12. formergr says:

    Ugh, great, another opportunity for a pharmacist to “judge” whether or not I am worthy of a medication, be it birth control or morning after pills if he’s a conservative Christian, or anti-depressants if he’s a Scientologist. I’d only be for this if rules were tightened that prevent denials on “philosophical” grounds.

  13. erratapage says:

    Maybe I’ll be able to get antibiotics for a UTI without having to wait to see a doctor who will tell me that the anesthetic I took to kill the pain muddied the lab test? Or maybe I can get birth control without seeing a doctor? Or how about that steroid cream that my husband takes for his skin allergies? I mean… I understand that you have to see a doctor regularly, but there are some things we just don’t need doctors to prescribe for us…. (and I am NOT suggesting that antibiotics be generally available for every sniffle… but women KNOW when it’s a UTI, fer cryin’ out loud!)

    If it’s about making simple health care more accessible to me, I’m all for it. If it’s about hiding the benedryl, I’m against it.

  14. teh says:

    So the articles state that they are accepting electronic comments until Nov. 28th. Can anyone find the correct docket? The FDA page is: [www.fda.gov]

  15. ElizabethD says:


    Gawd, I’m with you on the UTI thing. Not so much nowadays, but when I was a young woman I pretty much had a constant UTI. The urologist loved doing those excruciating “scope” exams up my urethra into my bladder, and sending me for kidney X-rays, etc., none of which showed anything helpful… The only thing that helped was the antibiotic and that pain-killing stuff (which back then was Rx only). Finally in my mid 30s I had a wonderful smalltown doctor who gave me a *standing prescription* for the most effective antibiotic, and had me use them prophylactically to prevent the infections in the first place. I loved that guy. He was the same way about Tranxene for air travel. It was so nice to be trusted and treated as a partner in my health care. (Dr. McDonald, I miss you!)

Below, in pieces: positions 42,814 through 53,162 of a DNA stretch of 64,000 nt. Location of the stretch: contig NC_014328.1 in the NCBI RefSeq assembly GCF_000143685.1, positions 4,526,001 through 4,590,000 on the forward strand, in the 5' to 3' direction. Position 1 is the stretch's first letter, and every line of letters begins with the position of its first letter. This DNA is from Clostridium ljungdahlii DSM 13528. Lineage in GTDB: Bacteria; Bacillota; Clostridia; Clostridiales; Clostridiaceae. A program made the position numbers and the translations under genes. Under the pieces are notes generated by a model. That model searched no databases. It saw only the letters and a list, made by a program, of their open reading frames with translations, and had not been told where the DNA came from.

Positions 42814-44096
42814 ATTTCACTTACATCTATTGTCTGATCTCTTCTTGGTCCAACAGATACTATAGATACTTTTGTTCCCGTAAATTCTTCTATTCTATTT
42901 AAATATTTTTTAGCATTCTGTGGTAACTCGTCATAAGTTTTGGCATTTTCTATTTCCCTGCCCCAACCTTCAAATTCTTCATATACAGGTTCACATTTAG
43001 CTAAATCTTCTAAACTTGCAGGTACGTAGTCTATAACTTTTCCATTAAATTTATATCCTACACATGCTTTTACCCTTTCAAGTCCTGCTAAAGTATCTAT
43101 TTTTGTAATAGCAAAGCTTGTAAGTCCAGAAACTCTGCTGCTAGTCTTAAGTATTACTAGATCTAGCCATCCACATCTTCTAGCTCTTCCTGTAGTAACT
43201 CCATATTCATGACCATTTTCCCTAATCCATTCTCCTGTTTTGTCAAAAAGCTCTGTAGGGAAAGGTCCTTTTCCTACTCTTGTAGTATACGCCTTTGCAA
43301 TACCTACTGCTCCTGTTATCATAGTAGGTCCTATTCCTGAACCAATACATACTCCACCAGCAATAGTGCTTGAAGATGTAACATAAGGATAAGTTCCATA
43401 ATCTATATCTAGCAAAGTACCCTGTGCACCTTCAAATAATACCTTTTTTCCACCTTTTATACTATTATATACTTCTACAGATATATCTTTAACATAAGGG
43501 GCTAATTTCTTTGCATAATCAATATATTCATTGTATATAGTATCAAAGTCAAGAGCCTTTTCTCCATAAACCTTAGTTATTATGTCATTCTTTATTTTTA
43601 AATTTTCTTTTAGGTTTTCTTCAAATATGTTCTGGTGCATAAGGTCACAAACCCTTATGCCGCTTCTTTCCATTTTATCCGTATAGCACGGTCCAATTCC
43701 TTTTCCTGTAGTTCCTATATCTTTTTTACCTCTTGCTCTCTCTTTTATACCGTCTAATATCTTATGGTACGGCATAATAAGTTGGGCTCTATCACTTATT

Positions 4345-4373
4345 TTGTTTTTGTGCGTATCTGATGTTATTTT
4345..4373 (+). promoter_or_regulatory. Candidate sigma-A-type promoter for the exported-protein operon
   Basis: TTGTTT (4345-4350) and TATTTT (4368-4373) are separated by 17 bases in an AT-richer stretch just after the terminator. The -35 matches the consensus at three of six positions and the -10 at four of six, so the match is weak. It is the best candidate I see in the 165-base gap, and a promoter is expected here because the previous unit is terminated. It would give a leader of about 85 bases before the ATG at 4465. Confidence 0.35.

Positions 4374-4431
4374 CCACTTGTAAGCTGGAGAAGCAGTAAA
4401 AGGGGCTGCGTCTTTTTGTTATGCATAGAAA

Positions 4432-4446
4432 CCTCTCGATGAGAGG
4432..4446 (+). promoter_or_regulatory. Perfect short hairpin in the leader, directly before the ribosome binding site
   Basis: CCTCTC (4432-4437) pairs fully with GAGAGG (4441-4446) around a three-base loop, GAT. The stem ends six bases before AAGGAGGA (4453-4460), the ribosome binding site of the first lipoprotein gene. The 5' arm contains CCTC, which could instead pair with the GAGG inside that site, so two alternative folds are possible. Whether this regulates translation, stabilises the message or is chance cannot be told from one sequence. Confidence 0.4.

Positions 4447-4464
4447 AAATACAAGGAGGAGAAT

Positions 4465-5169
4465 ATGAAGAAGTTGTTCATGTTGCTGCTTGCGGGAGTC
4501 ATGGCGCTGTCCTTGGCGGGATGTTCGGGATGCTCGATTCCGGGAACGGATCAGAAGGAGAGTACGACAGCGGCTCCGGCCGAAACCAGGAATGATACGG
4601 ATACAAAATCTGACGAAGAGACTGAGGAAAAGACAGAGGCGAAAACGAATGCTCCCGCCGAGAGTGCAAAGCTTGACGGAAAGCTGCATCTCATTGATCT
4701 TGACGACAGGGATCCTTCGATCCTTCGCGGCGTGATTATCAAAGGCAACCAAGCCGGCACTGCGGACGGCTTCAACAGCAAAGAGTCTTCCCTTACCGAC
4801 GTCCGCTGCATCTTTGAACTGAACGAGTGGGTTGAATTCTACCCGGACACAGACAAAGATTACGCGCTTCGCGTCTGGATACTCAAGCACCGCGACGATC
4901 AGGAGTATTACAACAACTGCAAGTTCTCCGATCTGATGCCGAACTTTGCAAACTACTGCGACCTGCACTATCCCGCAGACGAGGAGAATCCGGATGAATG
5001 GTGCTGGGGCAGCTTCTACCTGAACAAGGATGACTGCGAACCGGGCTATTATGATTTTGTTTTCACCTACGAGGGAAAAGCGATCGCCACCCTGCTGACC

16. @quarterly: In the UK, it’s like super-strength decongestants and stuff. When I studied abroad there I came down with a horrible sinusy cold trying to turn into a sinus infection, and I was able to mosey down to Boots, talk to the chemist, and get this stuff that was like Sudafedx10 + painkiller + sleep aid. It was so convenient to be able to get something STRONGER than Sudafed without having to go to the doctor, since I wasn’t actually at the “need antibiotics” phase yet.

  17. lyndyn29 says:

    If I believed for a second this would make some now-prescription meds more available, I would be all for it. As new categories of regulation are only ever created to make currently accessible goods and services less accessible, I think it stinks.

    I recently had my first experience with buying BTC Sudaphed (I switched to Claritin when it went OTC, but now Walmart has Claritin behind the counter too, and when I saw the Sudaphed behind the pharmacist’s shoulder, I went, “No, give me that!” The procedure is insanely intrusive. No thanks.

  18. The FDA is probably worried about drugs that are safe when used properly, but have a high rate of accidental misuse.

    For example, a group of pharmacists and doctors asked for OTC vaginal yeast infection treatments to be classified “behind the counter” a few years ago, because they were seeing women misuse the treatments for other vaginal problems, like menstrual cramps and STDs.

    I hate to say it, but the morning-after pill probably belongs BTC, because so many people confuse it with RU486 — you probably don’t want confused & scared teenagers taking that pill when they’re already a month pregnant.

    (By the way, have I mentioned lately how badly health education sucks in this country?)

    @amoeba: Those infant cough syrups might be a good candidate, actually. Buying the wrong box of that stuff can kill a kid.

  19. Jesse in Japan says:

    Anything that can be used to make methamphetamines is already pretty much “behind the counter.”

  20. Her Grace says: